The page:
This comparison sees the battle of a new market sector, that being the mid-range full-frame camera.
Straight in at the top of this sector, the Nikon D600 outscores the Canon EOS 6D in every testing metric. The DxOMark Overall Score of the Canon EOS 6D falls a fair way short of the Nikon D600 (82 vs 94).
The closest score between the two cameras is for Low-Light ISO, where the Canon EOS 6D scores 2340 to the Nikon D600’s 2980 – but this still represents a difference of almost 1/3rd stop. This is not to suggest the EOS 6D is a bad camera – far from it, but in comparison with the best in its sector, its image quality could be higher.
Canon now offers three full-frame CMOS sensor cameras within the EOS range. This could potentially confuse the buying decision; however the prices are very well stratified. So, how does the lowest priced model, the EOS 6D, fair against its more illustrious stable mates?
Interestingly, the overall DxOMark scores for the three models are very similar, with the EOS 6D actually matching the flagship EOS-1D X on a score of 82. Each of the three models has one area in the three testing metrics where it performs slightly better than the others. For the EOS 6D, this is in the Dynamic Range area, where it manages 12.1Evs to the EOS-1D X’s 11.8EVs and the EOS 5D Mark III’s 11.7Evs.
In terms of Color Depth, the EOS 5D Mark III comes out on top, scoring 24bits to the 23.8bits of both the EOS 6D and EOS-1D X. In the sports or low-light ISO area though, the EOS-1D X justifies its flagship status by scoring 2786 ISO to the EOS 6D’s 2340 and the EOS 5D Mark III’s 2293 ISO. It is actually this slightly lower ISO score for the EOS 5D Mark III that has caused it to drop 1 DxOMark point compared to the other cameras.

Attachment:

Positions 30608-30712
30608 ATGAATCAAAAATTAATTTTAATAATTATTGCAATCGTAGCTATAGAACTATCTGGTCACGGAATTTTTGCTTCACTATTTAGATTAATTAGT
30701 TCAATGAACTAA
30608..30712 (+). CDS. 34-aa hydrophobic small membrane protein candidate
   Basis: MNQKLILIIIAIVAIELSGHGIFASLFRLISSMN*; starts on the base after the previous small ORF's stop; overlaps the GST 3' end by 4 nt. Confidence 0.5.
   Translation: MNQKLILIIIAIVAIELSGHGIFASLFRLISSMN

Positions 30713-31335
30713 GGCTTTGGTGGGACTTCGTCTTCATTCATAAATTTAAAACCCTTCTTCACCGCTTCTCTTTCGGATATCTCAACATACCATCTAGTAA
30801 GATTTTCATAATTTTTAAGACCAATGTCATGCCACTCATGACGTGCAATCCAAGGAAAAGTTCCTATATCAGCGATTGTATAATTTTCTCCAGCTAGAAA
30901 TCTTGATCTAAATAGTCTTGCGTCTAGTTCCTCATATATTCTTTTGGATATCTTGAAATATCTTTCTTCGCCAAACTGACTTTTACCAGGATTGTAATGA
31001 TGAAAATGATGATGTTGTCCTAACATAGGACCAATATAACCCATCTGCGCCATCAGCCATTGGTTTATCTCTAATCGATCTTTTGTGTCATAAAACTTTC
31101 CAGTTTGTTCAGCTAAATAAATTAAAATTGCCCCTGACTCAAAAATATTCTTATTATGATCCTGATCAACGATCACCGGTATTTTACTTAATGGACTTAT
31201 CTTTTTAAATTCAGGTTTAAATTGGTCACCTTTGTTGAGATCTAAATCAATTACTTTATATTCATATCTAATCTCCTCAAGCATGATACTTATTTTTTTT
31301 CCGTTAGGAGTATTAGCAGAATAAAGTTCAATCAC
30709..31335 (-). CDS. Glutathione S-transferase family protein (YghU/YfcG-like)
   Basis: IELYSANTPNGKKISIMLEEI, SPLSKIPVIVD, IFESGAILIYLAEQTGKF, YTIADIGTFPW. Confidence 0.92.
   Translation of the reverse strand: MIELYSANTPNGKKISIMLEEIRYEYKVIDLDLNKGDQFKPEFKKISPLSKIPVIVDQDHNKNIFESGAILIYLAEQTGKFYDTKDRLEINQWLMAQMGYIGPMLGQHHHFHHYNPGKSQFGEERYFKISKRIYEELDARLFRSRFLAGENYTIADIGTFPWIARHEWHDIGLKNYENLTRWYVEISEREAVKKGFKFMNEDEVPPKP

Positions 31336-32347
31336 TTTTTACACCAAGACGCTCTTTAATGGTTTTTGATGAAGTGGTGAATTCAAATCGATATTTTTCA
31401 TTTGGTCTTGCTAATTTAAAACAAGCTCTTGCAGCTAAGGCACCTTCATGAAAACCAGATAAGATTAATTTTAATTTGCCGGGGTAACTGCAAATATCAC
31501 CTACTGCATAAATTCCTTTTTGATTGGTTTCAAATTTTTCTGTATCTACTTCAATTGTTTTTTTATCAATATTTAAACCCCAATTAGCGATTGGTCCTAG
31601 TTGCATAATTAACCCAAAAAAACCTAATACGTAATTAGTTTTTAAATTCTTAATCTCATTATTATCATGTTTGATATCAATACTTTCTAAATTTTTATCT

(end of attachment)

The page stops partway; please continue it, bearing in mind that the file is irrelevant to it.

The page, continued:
Which camera of these three that you choose should therefore be decided by what you want to shoot? If you are a landscape photographer, the EOS 6D will serve you better. If portraits are more you main subject, then the EOS 5D Mark III will be best and if you shoot in low light, at weddings, sports events or as a photojournalist, then the EOS-1D X makes the most sense.
As a final comparison, let’s look at how Canon’s full-frame sensors have evolved over the last few years.
These three cameras represent a transect through the last 8 years of Canon CMOS sensor development. Interestingly, the overall scores for these three cameras are not that different. There is a jump between the EOS-1Ds Mark II and EOS-1Ds Mark III, but the EOS 6D actually out performs the other two models.
In terms of Color Depth, the EOS-1Ds Mark III is at the top, with 24bits, but the EOS 6D is only fractionally behind on 23.8bits. For Dynamic Range, again the EOS-1Ds Mark II is behind, as expected, but the EOS 6D is now on top. Again however, the difference is not that great, and certainly not enough to be visible in final prints.
It’s in ISO performance where the biggest differences appear. The EOS-1Ds Mark II and EOS-1Ds Mark III both score just either side of 1500 ISO (1480 and 1663 respectively). The EOS 6D though shows a marked improvement, with a score of 2340 ISO.
Considering the EOS-1Ds Mark III was the pinnacle of Canon cameras when it launched in 2007 and had a price tag of $7100 USD, the EOS 6D shows a major benefit in trickle down technology and now offers matching or better performance, with almost the same resolution, for only $2099 USD.